A rookie season can be a challenge, trying to learn the ropes, adjust to a new team, new city. For the majority of young players, it comes with a big role change, going from being one of the standout players on your college team to someone who might only get limited snaps, if any snaps at all.
For offensive lineman Derwin Gray, his rookie season was definitely an adjustment. The team's seventh round draft pick last year spent the entire 2019 season on the practice squad, working like his teammates were, going to meetings, practicing, everything, but not reaping the benefits on game day. It's something that could have discouraged him, could have gotten him down. But Gray didn't let himself get discouraged. Just the opposite. He used the 2019 season as a time to learn, to grow, to develop so he will be ready to go when his opportunity comes.
"I wasn't out there. The coaching staff understood why I wasn't out there, why I needed that time," said Gray. "I understood I needed the time. It was helpful for me moving forward. It was the best thing for me. It was like a redshirt year. I needed that year. I could have tried to rush out there and play but I don't think that would have been a smart move for me because I was coming off of surgery still in college. I think Coach (Mike) Tomlin and the whole staff knew that. They could see the change in my body from when I first got here until now. This year will be a different year."
That is an understatement. This year definitely has been a different year. At this point Gray thought he would be working out at the UPMC Rooney Sports Complex with his teammates, taking the next step to get on the field for the 2020 season. But that all changed with COVID-19 impacting every aspect of society, shutting everything down.
For a young player this offseason has been quite the adjustment, but one that has made Gray stronger as he has attacked them without stopping.
"I won't say this has been difficult, it's just been a different challenge," said Gray. "Being a young guy, it's important for us to stay in touch with the older guys who are giving us advice on what we need to do to maneuver around in this situation. The first thing is you have to be careful. You don't want to put yourself in harm's way as far as your health. At the same time, you want to be productive and continue to grow. You want to keep being productive and get better because will be back at some point and you want to be ready. The challenge is what is the happy medium between being smart and trying to get your body ready and not being too passive and not giving yourself an opportunity to get better."
Gray is preparing himself both physically and mentally to be ready when the switch is eventually flipped and football is back.
"I am utilizing my iPad and looking at film," said Gray. "I am looking at old film, seeing things I need to get better at. When I first got here last year, the things I had to develop and grow at. I am going out to an empty field, not spending time where people are. I am doing a lot of things at home. I turned my basement into a gym here. I added some gym equipment, ordered a few more things I am waiting on. I am stretching, yoga stuff. I have gotten some tips on things I can do, workouts to keep me from getting bored. Keeping my body ready to go. I am not going to allow this to not let me to be ready to play."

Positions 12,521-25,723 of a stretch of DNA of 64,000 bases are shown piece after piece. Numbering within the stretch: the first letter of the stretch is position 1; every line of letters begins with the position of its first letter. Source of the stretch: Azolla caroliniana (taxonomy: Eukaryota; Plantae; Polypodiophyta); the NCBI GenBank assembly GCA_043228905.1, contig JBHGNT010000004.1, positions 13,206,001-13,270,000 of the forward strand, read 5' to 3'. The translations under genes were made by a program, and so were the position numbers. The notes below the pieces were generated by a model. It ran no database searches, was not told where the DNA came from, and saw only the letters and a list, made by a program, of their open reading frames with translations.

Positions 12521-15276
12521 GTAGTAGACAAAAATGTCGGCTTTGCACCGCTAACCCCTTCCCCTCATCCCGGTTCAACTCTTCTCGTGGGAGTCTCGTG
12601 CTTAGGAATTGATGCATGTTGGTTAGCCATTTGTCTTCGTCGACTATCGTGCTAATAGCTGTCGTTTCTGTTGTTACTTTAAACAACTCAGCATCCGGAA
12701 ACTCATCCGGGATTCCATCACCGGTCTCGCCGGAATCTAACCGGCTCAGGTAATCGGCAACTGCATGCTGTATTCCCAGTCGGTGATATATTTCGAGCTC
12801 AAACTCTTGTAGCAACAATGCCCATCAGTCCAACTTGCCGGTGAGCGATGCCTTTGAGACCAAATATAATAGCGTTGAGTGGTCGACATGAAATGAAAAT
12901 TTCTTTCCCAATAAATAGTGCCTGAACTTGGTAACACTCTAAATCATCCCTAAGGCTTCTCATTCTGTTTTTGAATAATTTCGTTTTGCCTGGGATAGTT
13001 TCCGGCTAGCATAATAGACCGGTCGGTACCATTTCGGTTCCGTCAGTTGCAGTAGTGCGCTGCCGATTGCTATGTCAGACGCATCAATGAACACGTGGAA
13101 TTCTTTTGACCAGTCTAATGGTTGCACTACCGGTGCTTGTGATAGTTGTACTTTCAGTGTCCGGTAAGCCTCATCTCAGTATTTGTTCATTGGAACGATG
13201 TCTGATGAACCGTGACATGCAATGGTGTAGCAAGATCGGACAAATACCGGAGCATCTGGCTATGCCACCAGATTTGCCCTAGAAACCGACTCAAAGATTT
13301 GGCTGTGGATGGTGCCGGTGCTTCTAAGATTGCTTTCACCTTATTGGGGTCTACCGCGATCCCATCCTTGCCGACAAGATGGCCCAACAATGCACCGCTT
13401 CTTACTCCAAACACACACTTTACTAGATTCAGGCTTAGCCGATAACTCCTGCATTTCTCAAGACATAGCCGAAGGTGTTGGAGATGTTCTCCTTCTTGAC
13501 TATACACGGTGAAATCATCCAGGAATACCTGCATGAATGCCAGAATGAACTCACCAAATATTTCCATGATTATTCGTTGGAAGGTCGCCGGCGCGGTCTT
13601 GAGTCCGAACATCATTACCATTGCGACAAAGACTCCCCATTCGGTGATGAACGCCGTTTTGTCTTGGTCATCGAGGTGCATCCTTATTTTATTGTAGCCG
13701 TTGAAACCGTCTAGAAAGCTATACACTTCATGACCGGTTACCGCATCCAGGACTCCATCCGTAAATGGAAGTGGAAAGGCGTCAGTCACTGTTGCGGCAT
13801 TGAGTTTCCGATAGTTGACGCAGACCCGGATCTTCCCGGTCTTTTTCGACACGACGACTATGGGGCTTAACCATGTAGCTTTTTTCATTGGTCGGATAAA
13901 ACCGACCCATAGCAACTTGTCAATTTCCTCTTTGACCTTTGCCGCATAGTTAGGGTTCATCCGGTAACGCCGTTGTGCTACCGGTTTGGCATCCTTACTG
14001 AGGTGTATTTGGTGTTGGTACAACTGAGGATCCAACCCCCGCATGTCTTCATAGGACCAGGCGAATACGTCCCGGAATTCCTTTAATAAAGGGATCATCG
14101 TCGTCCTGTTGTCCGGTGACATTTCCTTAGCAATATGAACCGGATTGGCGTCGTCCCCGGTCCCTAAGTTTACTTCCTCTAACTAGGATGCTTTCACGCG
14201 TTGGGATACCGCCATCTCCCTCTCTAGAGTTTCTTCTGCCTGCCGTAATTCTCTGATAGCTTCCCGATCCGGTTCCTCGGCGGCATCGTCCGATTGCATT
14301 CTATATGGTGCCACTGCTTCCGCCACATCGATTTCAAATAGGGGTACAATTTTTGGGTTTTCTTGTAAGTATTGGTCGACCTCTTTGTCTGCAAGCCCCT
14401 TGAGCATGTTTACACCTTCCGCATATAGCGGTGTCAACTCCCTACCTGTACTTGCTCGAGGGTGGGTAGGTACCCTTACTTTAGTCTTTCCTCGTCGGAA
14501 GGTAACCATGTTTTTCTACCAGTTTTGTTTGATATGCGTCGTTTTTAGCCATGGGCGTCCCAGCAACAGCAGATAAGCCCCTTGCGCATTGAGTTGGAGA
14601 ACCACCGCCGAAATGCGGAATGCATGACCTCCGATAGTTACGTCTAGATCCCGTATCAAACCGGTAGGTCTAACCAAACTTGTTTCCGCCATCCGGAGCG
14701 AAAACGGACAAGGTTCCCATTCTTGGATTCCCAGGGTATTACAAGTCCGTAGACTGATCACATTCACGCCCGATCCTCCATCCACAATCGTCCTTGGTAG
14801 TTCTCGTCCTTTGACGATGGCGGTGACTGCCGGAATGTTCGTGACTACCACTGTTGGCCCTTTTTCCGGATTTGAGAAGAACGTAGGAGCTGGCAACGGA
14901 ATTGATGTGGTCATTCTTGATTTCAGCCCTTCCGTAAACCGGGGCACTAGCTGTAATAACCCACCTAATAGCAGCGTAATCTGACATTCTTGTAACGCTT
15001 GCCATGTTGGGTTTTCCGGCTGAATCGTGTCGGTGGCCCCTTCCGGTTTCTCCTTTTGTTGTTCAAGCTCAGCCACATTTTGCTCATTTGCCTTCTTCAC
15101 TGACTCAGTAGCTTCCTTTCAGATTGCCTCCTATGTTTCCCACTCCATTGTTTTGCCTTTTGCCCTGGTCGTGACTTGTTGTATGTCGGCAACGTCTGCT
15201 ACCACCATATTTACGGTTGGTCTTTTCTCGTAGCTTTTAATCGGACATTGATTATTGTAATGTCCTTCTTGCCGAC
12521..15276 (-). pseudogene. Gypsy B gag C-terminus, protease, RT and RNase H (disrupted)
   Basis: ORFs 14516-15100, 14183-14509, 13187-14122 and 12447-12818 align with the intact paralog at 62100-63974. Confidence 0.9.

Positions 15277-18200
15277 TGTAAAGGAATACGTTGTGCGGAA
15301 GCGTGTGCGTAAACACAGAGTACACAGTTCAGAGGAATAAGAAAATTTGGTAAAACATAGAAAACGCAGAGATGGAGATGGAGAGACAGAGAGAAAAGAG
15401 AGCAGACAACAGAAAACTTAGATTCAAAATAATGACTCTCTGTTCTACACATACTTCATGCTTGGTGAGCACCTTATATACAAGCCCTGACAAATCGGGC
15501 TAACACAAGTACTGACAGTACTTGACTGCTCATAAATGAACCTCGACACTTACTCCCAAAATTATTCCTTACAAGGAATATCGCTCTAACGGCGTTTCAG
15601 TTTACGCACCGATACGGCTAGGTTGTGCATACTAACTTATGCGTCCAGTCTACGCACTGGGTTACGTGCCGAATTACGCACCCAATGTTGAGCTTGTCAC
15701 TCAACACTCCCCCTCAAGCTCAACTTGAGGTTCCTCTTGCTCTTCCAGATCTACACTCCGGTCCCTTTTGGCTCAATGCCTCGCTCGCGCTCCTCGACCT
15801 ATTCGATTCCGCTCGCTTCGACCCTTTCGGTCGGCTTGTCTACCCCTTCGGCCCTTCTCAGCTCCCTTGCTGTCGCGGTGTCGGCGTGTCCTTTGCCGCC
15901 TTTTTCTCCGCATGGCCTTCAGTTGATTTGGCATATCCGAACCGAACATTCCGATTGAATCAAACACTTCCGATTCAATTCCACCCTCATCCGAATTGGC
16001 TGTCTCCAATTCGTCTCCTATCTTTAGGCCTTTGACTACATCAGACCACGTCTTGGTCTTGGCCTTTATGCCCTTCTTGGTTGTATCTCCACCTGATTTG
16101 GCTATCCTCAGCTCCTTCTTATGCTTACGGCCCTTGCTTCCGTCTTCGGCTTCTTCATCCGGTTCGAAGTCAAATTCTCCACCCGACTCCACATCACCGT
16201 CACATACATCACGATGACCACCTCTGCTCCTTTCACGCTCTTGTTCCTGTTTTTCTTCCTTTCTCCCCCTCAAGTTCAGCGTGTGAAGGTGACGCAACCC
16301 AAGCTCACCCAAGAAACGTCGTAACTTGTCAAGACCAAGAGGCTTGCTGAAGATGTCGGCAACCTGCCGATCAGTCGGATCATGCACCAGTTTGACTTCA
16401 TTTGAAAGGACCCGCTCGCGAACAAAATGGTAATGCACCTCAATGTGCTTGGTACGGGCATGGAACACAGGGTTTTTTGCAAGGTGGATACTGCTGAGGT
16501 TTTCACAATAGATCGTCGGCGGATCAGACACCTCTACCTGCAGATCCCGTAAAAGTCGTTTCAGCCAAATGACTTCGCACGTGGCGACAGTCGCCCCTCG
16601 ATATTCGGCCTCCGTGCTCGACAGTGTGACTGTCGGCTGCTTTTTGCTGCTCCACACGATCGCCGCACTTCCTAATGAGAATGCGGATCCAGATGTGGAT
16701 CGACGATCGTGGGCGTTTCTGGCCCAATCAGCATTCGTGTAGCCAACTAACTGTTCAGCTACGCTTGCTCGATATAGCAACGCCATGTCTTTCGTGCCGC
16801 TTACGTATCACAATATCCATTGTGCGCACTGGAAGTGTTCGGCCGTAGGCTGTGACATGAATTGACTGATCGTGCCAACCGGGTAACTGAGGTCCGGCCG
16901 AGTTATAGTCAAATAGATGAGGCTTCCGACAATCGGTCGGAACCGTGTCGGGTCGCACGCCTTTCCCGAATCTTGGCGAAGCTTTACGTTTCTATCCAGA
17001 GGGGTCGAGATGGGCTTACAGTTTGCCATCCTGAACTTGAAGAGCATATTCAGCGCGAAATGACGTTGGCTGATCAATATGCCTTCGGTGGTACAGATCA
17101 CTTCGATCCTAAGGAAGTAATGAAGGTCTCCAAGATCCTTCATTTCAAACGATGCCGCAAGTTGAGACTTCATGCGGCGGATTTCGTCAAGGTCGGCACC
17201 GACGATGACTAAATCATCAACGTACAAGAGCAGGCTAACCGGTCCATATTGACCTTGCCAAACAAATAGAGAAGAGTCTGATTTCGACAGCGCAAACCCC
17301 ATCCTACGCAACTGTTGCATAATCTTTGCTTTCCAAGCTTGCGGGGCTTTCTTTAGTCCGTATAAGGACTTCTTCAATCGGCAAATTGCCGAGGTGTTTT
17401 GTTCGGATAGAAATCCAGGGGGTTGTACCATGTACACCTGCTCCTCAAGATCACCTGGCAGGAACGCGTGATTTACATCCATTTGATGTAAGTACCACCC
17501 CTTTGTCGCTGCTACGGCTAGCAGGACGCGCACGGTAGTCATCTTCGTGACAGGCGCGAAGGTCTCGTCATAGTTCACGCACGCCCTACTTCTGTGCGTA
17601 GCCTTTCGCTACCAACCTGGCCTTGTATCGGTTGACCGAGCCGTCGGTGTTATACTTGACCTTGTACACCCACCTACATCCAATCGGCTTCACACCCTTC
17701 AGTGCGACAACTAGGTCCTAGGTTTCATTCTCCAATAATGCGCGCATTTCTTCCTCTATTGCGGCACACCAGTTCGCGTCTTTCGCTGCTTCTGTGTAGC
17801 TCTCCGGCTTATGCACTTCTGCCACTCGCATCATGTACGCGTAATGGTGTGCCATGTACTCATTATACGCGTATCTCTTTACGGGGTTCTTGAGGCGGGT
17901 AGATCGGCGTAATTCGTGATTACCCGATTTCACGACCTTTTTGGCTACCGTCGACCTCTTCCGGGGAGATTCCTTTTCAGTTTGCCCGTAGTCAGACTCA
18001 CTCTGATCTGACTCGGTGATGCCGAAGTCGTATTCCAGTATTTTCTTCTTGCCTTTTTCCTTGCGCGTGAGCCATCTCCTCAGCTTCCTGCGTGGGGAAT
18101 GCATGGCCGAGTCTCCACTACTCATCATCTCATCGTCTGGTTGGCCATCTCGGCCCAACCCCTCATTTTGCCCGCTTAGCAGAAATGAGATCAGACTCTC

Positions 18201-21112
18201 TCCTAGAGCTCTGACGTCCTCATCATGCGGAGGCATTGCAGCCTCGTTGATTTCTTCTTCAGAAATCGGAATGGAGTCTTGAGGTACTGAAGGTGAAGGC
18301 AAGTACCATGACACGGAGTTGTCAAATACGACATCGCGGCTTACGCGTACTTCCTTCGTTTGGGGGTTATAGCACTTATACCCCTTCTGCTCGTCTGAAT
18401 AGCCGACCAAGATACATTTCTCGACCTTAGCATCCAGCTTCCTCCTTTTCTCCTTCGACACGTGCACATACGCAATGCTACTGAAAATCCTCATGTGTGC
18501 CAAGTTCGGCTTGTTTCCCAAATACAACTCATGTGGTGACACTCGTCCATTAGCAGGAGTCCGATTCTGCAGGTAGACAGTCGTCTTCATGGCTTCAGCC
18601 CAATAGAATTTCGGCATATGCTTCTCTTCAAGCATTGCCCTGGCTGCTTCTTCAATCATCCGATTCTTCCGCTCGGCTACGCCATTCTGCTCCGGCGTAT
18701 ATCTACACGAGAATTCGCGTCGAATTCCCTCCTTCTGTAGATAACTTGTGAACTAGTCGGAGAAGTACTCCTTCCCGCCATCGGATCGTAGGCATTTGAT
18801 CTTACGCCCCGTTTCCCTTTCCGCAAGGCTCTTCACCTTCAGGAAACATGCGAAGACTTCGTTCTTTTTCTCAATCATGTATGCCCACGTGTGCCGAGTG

Gray, who has been in Pittsburgh for a good portion of the offseason, said he is also keeping an eye on what he is eating as his activity level isn't what it normally is.
"That is one thing I have learned, how to cook and be handy around the house, be able to do things on my own," said Gray. "That is something I didn't do at first. With being quarantine I have learned I can do things like this during this time."
While he has depended on his own cooking ability, there is someone he has taken a lot of advice from, one of the same people he depended on heavily all last season – recently retired offensive lineman Ramon Foster.
"He has been a big brother for me," said Gray. "When he saw me struggling last year, not getting the minutes or on the field, he was there for me. It was a challenging year. He kept me level-headed and understanding the business side of it.
"I have talked to him a few times recently. He always told me to take care of your body, your mind. It is something that was instilled in him. He is a teacher, a motivator. He wants to inspire people to be great. He was undrafted. He wants to instill in me it doesn't matter where you started, you didn't play last year, things will work out for you. The small little things will help you get ready when it's time to get back.
"To hear him say he was going to retire, it hurt. He kept the room and building in high spirits. He would be joking. It will be a big missing piece with what he brought to the room, how he worked, the energy. It was hard to hear him go. I called him and to hear him explain he knew it was time to go. It's going to be different knowing he isn't there in our corner in the locker room.
"Ramon prepared me well. He always gave me insight on how to be great, take care of your body and your money. He groomed me in different ways than just football. Now he is excited to see me play and I am ready to show him I am ready. I want to show him I can do it. I know he will be giving me his input. I am excited for it. I want him to come back and see me play this season."
In the meantime, he is taking part in the Steelers virtual workout program which began on April 27 and is just waiting for the day he is back with his teammates.
"It is tougher," said Gray. "You look forward to going to the locker room and joking with the guys, run sprints. It has been different, harder without the guys. At some point we will get back together and have more to laugh about."